Friday, April 1, 2011

Amerigon ( Nasdaq - ARGN ) -- Makes Acquisition Bid

Amerigon (ARGN $15.25) launched a friendly acquisition bid for German competitor W.E.T.  The target is a leading producer of heated auto seats, with especially strong distribution in Europe.  Revenues were $311 million in 2010.  Amerigon hopes to complete the transaction by paying $167 million, financed with a still undetermined combination of stock and debt.  The company has an agreement with holders of 76% of W.E.T.'s shares, but needs 95% altogether to proceed.  Antitrust clearance is required, as well.  If the deal goes through Amerigon's annualized earnings could benefit right away by $.25-$.50 a share, excluding one time expenses.  Financial leverage also would jump sharply, suggesting a lower P/E multiple might obtain in the short run.  If stock isn't used in the deal chances are Amerigon will tap the equity market at some point to restore a better balance to its capital structure.  The transaction offers tremendous potential from a sales standpoint.  Margins on W.E.T.'s heated seats are lower than what Amerigon earns on its air conditioned car seats.  But those could rise if the European automakers W.E.T. serves begin to adopt the American technology.  Operational efficiencies are possible, too.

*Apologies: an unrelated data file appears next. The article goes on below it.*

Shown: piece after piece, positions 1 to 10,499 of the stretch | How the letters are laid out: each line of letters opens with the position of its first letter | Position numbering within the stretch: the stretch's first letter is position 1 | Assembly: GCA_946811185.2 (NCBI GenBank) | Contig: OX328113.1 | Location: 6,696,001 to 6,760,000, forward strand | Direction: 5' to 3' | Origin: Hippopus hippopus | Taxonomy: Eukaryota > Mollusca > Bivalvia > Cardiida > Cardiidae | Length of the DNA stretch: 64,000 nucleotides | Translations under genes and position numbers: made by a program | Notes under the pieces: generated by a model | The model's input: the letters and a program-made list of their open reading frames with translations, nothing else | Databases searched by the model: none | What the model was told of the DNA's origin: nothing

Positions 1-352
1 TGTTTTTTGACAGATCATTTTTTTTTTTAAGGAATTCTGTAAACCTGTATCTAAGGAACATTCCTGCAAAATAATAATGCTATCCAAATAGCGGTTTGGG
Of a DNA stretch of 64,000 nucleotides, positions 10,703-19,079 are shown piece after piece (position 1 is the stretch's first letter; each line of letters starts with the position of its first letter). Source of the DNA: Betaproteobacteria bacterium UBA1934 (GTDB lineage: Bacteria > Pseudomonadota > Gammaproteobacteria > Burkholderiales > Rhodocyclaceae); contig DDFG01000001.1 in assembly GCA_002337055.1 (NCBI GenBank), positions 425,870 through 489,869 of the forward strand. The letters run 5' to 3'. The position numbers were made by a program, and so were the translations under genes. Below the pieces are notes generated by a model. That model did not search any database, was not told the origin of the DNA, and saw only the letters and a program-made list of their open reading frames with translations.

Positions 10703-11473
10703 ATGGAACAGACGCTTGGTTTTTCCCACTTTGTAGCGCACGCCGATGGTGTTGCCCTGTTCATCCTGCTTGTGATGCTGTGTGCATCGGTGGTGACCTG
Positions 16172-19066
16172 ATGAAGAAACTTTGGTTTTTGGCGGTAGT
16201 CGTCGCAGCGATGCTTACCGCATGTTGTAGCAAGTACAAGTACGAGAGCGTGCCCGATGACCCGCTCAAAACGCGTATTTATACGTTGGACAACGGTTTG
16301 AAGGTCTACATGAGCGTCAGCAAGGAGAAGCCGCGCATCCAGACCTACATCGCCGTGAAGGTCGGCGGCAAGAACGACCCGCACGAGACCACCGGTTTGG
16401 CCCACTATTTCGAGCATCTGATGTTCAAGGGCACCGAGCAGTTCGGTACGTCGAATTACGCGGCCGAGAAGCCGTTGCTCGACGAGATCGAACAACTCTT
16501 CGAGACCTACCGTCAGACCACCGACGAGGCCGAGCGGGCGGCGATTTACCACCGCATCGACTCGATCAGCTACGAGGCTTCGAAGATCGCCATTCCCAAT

Meantime, Amerigon's own results have stalled.  Q1 sales are likely to increase by a modest amount compared to the year ago period.  Costs remain elevated, particularly for tellurium, the key material in Amerigon's cooled seats.  R&D costs are pointed higher, as well.  Earnings may improve year to year, but a sequential decline appears likely.  Full year earnings are likely to approximate the 2010 figure, excluding any contribution from W.E.T.  Longer term, income could accelerate if the merger is consummated and the car market keeps rebounding.  Non-GAAP earnings in 2012 could attain $.75-$1.00 a share (please refer to "Accounting Notes") and set the stage for additional gains beyond.  Our advice is to wait for the acquisition process to play itself out.  Failure to complete the deal could result in a significant share price decline.  Upside from a positive resolution appears limited at the current valuation.

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